The Cowboys have done a lot for their collective confidence after a shock 0-3 start to 2015, but one of their main points of difference over the past two months has come from a surprising source.
They have played Jenga with a Brisbane-based sports psychologist and tinkered with preparation habits for both home and away games, but North Queensland has also used their fringe players strategically over that time.
The three winless weeks turned out to be a blessing in disguise as it forced coach Paul Green’s hand at the selection table and made the club conscious of the importance of managing emotions and keeping morale high from early in the season.
Since then, both injury and good Intrust Super Cup form has brought nine new faces into Cowboys sides since Round 1, with all but one player aged 25 or under.
Boom 21-year-old forward Patrick Kaufusi is the next in line, having been listed at 18th man twice this year before being omitted closer to game day.
Centre Kane Linnett says that those on the cusp of selection bring a natural energy that is unparalleled throughout the group and is something the club has fed off throughout the season.
“You can definitely sense that excitement in the younger boys trying to make their way into the team,” Linnett told NRL.com.
“That energy is definitely infectious for all the boys and it’s great for all of us. They’ve been working hard for a long time now and it gives the whole group an energy boost.
“Spina has been in the system for a couple of years and he’s been doing a good job and I’m really excited for him. Patrick (Kaufusi) has got a big career [ahead of him] as well.”
On-field success makes everything easier, but it especially rings true for the fledgling players trying to forge a permanent playing spot in the NRL side.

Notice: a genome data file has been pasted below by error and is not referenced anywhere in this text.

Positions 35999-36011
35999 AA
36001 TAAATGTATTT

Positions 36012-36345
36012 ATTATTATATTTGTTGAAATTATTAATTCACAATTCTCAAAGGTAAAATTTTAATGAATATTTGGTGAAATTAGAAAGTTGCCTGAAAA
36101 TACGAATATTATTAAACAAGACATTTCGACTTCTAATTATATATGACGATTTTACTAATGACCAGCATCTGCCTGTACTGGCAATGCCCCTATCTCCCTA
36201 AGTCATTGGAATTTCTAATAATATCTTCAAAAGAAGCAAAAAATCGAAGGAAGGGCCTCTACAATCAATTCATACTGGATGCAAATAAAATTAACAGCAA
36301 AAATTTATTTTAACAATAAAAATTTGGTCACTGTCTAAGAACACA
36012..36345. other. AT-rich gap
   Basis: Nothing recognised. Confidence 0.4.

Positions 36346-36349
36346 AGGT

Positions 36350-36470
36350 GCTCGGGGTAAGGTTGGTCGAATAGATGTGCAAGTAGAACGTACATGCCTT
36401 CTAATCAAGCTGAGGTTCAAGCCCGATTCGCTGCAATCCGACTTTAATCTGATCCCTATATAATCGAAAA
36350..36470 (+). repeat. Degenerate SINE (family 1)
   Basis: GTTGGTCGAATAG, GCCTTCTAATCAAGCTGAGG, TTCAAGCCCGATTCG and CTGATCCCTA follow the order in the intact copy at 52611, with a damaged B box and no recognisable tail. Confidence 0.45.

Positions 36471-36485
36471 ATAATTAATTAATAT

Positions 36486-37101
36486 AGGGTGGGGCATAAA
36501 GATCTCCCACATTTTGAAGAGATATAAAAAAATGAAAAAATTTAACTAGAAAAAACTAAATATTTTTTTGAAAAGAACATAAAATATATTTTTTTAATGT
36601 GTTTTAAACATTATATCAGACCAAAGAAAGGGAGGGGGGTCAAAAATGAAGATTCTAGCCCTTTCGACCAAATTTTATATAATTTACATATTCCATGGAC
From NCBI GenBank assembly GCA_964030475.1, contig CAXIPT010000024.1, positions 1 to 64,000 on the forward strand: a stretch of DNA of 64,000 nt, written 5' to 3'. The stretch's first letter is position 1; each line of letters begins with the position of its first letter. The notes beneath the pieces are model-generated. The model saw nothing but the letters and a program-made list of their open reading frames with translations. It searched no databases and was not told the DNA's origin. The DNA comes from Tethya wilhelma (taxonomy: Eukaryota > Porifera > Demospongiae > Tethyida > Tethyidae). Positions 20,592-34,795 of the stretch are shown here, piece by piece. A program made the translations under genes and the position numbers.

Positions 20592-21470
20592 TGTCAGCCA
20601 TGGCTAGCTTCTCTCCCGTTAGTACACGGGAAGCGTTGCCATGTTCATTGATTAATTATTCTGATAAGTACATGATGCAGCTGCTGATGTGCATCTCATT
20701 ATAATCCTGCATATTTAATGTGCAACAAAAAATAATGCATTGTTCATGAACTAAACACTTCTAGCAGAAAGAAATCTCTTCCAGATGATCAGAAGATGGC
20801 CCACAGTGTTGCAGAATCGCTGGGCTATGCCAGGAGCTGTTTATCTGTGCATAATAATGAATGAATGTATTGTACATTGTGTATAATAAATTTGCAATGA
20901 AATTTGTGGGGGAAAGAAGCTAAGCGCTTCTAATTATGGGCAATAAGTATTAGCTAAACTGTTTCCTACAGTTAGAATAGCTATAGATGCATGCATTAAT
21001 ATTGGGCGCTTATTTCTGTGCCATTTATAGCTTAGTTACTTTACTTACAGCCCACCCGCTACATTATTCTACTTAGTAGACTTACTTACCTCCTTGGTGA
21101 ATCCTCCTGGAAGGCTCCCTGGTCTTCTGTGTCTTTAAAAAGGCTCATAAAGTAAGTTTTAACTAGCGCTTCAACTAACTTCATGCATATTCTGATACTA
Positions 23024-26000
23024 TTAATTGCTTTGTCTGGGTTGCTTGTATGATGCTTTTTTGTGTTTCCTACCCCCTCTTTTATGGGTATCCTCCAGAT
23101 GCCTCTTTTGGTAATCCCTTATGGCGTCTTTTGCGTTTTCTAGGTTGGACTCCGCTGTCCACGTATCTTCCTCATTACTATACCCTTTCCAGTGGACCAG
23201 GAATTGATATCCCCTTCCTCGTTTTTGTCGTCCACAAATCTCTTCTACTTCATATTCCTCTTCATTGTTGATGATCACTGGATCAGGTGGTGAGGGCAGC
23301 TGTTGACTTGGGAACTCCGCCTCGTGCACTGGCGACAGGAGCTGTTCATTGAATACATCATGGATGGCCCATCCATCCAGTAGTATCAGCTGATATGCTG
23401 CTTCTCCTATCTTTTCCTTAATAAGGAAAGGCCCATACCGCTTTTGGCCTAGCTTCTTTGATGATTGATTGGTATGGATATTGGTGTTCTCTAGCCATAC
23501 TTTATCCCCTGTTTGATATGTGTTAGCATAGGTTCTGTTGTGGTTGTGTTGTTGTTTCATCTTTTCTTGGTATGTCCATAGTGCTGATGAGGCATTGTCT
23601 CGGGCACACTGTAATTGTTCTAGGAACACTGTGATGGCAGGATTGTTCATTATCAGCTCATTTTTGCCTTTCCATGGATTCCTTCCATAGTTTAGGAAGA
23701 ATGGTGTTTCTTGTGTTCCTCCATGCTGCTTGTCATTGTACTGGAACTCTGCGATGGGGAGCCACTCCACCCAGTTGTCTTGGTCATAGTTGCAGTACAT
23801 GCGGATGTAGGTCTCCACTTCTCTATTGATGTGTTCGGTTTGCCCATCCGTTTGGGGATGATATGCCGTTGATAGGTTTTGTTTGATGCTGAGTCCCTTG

As Linnett notes, coming into a winning team makes the transition into first grade easier for young players because there is no added pressure to do more than what they are capable.
“There's probably not as much pressure coming into a winning side, but everyone coming into the team knows they have a job to do and so far the boys that have come in have done an awesome job,” he said.
Fellow centre Justin O’Neill recalls his top grade debut and the energy he and other young inclusions brought to the club at the time.
O’Neill debuted in the Origin period for the Storm against the Sydney Roosters in Round 14, 2010 and says the new experience made it the most memorable.
“I got named at fullback but ended up playing on the wing. I think Greg Inglis was out, someone went in and I was pretty nervous but at the same time a little bit excited,” O’Neill told NRL.com.
“The whole preparation, being with the squad and everything, it was all new and I didn’t know what to expect. I think with those kinds of experiences you end up bringing a lot more energy to the team and playing well.
“You can definitely see it when someone is really eager to get in there and have a crack, you can feel it in the sheds before the game, it’s good.
“I remember everything being new and I felt like it made everything more exciting.”
Whether the blooding of young players during the first half of the season has been a conscious coaching decision or simply a product of circumstance, the confidence of Green and his group has skyrocketed since Round 3 and it has largely come from those on the periphery.